ACROSS THE UNIVERSE – Elliot Goldenthal
Original Review by Clark Douglas
Full disclosure: I love The Beatles. Also, I love Julie Taymor (if my wife or Elliot Goldenthal are reading, I only love her in the artistic sense). So, when I heard about Julie Taymor (“Titus”, “Frida”) was directing a musical centered around songs of The Beatles (Greatest Band Ever), I was pretty thrilled. Of course, as a big Beatles fan, I approached the film with a certain amount of caution, too: though I was likely to enjoy the movie more than the average person, I was also more likely to be disappointed by the songs if they turned out to be bad covers of the tunes I loved.
Beatles musicals of the past (most of which starred The Beatles) were giddy, silly, joyful affairs full of campy comedy and terrific music… unless you count “Sgt. Pepper’s Lonely Hearts Club Band”, which was bad comedy and terrible music. Taymor’s approach to creating a musical centered around the songs is considerably different. She attempts to make her film intensely dramatic, and in doing so puts her attention a bit more on the later, more ambitious (and more drug-fueled) Beatles songs. The approach works sometimes, and sometimes it doesn’t, but it’s certainly a very compelling idea.
The film’s first part is probably the weakest overall. This section introduces us to the predictably-named characters (Jude, Maxwell, Lucy, Sadie, Prudence, etc.). Jude (Jim Sturges) is the only lad from Liverpool here, he comes to America in the 1960’s and befriends the rowdy Maxwell (Joe Anderson). Max’s sister is Lucy (Evan Rachel Wood), a sweet girl who falls in love with Jude. They all stay with a singer named Sadie (Dana Fuchs) in a big apartment. Also in their club are guitar player JoJo (Martin Luther McCoy) and Prudence (T.V. Carpio).
The first act is the weakest because the dialogue scenes are often painfully banal. Sure, the music numbers are solid enough, but when no one is singing, the movie grinds to a halt. The dramatic scenes are merely filler between musical numbers, never really taking on a life of their own. As for the music though, it becomes clear that Taymor is interested in turning many of the songs upside down and revealing them for what they are (or for what she wants them to be). “I Want to Hold Your Hand” turns into an aching ballad of loneliness, and Joe Cocker turns up as a pimp who offers a gritty version of “Come Together”.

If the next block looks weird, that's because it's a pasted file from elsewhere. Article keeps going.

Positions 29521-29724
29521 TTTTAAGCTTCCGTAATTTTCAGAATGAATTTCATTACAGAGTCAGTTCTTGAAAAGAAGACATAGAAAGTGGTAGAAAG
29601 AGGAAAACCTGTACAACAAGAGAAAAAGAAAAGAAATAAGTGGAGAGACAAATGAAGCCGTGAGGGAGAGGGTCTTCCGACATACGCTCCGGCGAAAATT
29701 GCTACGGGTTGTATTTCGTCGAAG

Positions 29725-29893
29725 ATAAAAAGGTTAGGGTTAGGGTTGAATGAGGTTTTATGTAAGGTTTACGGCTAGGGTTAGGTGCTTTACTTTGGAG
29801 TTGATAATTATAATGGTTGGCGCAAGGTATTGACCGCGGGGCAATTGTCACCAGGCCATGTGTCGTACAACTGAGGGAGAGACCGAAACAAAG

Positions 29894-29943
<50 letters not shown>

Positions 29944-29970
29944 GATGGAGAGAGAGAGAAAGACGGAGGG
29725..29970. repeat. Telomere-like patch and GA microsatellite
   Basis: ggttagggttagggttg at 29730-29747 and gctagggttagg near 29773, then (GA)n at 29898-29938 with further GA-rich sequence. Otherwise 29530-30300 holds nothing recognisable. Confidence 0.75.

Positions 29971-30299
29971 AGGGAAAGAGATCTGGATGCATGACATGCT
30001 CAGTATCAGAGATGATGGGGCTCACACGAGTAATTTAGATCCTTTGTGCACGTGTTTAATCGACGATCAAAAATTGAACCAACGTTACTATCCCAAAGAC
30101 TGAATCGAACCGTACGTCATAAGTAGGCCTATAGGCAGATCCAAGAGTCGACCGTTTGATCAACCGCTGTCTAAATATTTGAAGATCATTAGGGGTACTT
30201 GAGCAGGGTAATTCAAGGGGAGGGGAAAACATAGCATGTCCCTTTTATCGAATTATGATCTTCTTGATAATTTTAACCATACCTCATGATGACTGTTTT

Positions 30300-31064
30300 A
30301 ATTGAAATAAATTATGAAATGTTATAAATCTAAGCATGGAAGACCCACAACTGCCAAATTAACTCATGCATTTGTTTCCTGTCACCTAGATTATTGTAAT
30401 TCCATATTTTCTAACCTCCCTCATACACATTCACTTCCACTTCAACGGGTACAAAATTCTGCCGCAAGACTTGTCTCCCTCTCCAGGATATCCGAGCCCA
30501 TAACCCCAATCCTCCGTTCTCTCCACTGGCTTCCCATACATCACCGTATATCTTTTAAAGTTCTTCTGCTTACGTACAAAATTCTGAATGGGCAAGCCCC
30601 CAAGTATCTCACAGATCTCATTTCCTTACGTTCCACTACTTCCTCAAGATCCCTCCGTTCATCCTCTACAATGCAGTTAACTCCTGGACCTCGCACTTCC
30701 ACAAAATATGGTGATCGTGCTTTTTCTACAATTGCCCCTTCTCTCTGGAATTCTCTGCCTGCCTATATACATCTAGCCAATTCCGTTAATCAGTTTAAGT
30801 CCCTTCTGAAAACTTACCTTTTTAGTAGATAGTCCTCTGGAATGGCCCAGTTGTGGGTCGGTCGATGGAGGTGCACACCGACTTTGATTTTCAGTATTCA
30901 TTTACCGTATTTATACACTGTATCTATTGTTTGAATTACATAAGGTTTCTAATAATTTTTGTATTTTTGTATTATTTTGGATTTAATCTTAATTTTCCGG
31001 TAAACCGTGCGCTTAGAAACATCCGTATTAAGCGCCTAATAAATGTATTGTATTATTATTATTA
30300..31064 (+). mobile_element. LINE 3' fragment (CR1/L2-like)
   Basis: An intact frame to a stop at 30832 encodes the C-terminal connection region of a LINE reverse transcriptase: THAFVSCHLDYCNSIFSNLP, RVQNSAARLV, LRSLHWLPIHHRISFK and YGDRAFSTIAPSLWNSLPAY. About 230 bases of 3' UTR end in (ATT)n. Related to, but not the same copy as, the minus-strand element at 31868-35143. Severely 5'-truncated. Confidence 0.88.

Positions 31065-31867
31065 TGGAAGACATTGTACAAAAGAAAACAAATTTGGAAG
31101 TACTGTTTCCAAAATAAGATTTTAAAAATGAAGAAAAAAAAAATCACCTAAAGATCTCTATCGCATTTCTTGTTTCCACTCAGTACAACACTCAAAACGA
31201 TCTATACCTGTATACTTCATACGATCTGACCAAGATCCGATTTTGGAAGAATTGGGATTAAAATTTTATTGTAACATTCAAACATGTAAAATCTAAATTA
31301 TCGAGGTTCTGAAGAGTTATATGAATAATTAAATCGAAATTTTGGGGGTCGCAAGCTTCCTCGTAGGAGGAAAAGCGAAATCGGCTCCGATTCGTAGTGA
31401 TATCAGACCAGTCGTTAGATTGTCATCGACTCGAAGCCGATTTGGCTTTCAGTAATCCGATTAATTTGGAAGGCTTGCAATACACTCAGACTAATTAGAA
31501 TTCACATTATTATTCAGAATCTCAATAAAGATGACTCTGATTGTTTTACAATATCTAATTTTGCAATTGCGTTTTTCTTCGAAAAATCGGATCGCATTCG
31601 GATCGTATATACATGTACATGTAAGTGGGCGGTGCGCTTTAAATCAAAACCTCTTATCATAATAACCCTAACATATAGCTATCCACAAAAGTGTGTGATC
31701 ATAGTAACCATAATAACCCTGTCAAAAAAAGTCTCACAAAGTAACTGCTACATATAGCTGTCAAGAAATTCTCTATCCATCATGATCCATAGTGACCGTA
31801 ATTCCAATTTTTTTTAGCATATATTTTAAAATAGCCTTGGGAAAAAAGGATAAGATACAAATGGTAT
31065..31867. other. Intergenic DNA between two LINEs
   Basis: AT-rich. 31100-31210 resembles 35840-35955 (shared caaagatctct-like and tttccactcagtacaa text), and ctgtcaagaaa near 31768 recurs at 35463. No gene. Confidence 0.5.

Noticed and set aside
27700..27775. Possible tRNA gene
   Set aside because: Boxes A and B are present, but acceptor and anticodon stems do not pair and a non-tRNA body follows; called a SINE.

The second act is surely the strangest, and the most memorable. It begins with a musical piece that is probably the best scene in the film, as Maxwell is drafted into the army. A room full of Uncle Sam figures bellow “I want you! I want you so bad!” G.I. Joe-like army clones do a snappy waltz in time to John Lennon’s mournful guitar arpeggios, and a tortured group of newly-drafted soldiers carry the statue of liberty across the war-torn jungles of Vietnam, singing “She’s so Heavy” in agonized unison. It’s a ferocious piece of direction from Taymor, and she makes nearly as big an impact by turning “Let it Be” into a soul-stirring gospel number.
While Maxwell is killing people in Vietnam (not with a silver hammer), the rest of the gang is going on a real head trip. Bono shows up as a guru named Dr. Robert, and turns “I Am the Walrus” into a piece of confusing, cult-like propaganda that everyone pretends to understand. Dr. Robert takes our characters out to a strange place where they are greeted by the extremely bizarre Mr. Kite (Eddie Izzard). Izzard doesn’t so much sing his tune as shout it while spewing off peculiar improvisations about blue people. It’s certainly the most visually eye-popping sequence in the film, and again, incredibly memorable.
The third act is the most emotionally stirring, as Lucy turns to extreme activism and Jude grows apart from her by simply being his introverted self. This part of the film offers a reasonably interesting perspective of the frustrating balance between going too far and not going far enough. Protest movements are a tricky business, and Taymor views these passionate, well-intentioned, and frequently foolish individuals with a great deal of sympathy and compassion. The dialogue scenes start to ring true here, and the musical numbers are particularly stirring. Despite the fact that the movie seems a little long, everything ends just a bit too abruptly for me.